By Amanda Norcross
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I like ice cream and cheese — a lot. Sadly, I’m also lactose intolerant. I was diagnosed at age 17, after a bout of severe stomach pain landed me in the emergency room. But despite the diagnosis, I was never able to completely give up dairy. Instead, I managed my symptoms by taking Lactaid pills and consuming dairy in small amounts (well, usually). For the most part, a little skim milk or butter here and there hadn’t affected me too much.
But after a recent string of stomach cramps and bloating left me feeling awful, I started to wonder if omitting dairy from my diet might actually be a good idea. After all, elimination diets are all the rage, and other people claimed to have success with them. Supposedly, not only did people feel better after cutting out dairy, but many of them also noticed improved complexions and a thinner waistline.
So I decided to give up dairy for an entire month: yogurt, coffee creamer, pizza, everything. I admit I was hoping for a big change, but it wasn’t exactly what I expected.
I planned out my meals and stocked up on dairy-free groceries. That part was easy. What wasn’t easy was the realization that while many restaurants have vegetarian, vegan, and gluten-free options, it was a lot harder to eat out on a dairy-free diet. When I asked servers which meals contained dairy, they’d usually have to check with the chef, since nothing was labeled that way on the menu. And inevitably, most items would be prepared with at least a little butter.
As a result, within a day or two of giving up dairy, I found myself loading up on carbs. I tried to choose whole grains, but I was also snacking on more chips than usual. I think I was compensating for the fact that many of everyday diet staples, such as Greek yogurt, were now off the table — and I admittedly wasn’t as excited to replace those foods with veggies.
I felt good. My stomach aches had started to go away, and I was also less bloated. I figured out dairy-free substitutions for many of my go-to meals, such as peanut butter instead of butter on toast, almond milk instead of half-and-half in coffee, avocado instead of mayo on my sandwich. (Later, I discovered that mayo is dairy-free — mind blown.) My husband and I wouldn’t always cook with dairy prior to my experiment, so I didn’t notice much of a difference at dinnertime, but I did miss shredded cheese on taco night. Tacos are not the same without cheese, in case you were wondering.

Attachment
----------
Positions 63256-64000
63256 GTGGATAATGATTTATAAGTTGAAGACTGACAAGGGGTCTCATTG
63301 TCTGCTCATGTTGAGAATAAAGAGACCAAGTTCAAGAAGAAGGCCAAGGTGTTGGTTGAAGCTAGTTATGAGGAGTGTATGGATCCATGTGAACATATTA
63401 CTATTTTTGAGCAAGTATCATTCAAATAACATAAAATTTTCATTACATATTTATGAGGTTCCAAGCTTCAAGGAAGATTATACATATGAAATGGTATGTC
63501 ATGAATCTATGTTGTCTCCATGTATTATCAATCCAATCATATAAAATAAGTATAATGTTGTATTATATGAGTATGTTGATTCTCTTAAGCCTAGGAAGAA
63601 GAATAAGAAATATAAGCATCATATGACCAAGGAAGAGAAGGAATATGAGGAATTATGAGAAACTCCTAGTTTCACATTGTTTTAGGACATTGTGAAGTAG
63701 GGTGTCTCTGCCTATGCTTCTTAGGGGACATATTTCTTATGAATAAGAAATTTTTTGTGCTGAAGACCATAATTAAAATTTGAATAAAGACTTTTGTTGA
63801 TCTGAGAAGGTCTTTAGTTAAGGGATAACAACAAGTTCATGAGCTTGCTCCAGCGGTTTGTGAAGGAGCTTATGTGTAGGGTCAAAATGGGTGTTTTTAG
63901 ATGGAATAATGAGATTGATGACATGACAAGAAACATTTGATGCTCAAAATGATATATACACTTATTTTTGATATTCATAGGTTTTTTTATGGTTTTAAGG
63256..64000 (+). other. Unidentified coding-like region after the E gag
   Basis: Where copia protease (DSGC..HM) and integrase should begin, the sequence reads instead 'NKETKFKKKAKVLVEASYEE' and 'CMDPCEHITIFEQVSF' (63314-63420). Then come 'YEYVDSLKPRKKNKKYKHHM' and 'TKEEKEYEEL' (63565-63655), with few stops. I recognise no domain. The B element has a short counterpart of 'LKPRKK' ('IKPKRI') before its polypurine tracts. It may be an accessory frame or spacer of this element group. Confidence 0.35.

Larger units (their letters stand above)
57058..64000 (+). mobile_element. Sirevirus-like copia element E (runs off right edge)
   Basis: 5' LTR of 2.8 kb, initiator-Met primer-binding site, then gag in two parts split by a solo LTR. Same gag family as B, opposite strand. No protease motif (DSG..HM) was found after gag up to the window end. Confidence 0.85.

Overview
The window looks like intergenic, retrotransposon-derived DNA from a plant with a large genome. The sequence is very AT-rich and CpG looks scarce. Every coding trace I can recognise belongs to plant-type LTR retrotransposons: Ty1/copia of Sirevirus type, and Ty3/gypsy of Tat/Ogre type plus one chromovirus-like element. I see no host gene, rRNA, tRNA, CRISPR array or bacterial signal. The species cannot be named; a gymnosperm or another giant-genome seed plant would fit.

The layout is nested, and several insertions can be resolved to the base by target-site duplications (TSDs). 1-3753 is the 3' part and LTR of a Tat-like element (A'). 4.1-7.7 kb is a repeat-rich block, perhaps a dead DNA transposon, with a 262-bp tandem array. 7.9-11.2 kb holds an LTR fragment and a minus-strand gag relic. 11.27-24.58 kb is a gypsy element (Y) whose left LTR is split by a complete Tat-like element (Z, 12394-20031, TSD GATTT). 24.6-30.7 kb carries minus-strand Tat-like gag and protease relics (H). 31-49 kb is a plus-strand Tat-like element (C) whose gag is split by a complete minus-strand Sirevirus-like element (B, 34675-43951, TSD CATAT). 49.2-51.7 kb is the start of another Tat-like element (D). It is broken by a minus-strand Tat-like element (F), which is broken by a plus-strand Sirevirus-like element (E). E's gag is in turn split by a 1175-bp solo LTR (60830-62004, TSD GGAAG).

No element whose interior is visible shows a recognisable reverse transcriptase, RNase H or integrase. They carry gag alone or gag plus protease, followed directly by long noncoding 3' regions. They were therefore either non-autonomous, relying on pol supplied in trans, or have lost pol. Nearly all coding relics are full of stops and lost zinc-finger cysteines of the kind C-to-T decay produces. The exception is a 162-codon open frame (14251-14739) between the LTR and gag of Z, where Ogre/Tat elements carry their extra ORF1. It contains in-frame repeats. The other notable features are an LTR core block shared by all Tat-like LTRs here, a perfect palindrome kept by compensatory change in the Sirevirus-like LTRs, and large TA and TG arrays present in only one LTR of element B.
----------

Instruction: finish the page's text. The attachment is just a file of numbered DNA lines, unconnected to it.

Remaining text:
Tacos are not the same without cheese, in case you were wondering.
By this time, I had a handle on which foods were dairy-free, and I started getting a little more adventurous with my meals. I even made a dairy-free mug dessert, which has since become my go-to whenever I’m craving something sweet. I also noticed that my diet had become more balanced than when I first started the experiment, and I was consciously trying to replace dairy with healthy alternatives.
Before I even hit the one-month mark, I had decided to continue a mostly dairy-free diet — something I did not see coming. What really convinced me was the fact that my stomach aches had disappeared. In fact, I didn’t have a single bout of nausea the entire month. I was also surprised to find I was craving fewer sweets, maybe since ice cream was off-limits.
What didn’t change? My skin, for one. My weight stayed exactly the same, too — I didn’t lose or gain a single pound. In that sense, eliminating dairy wasn’t the magic fix for everything I’d heard it might be. But I did feel better. I’ve even been more motivated to hit the gym — I don’t know if that has anything to do with my dairy-free diet, but I’ll take it.
“I Eliminated Dairy for a Month—and It Wasn’t the Magic Fix I Thought It Would Be” originally appeared on Health.com
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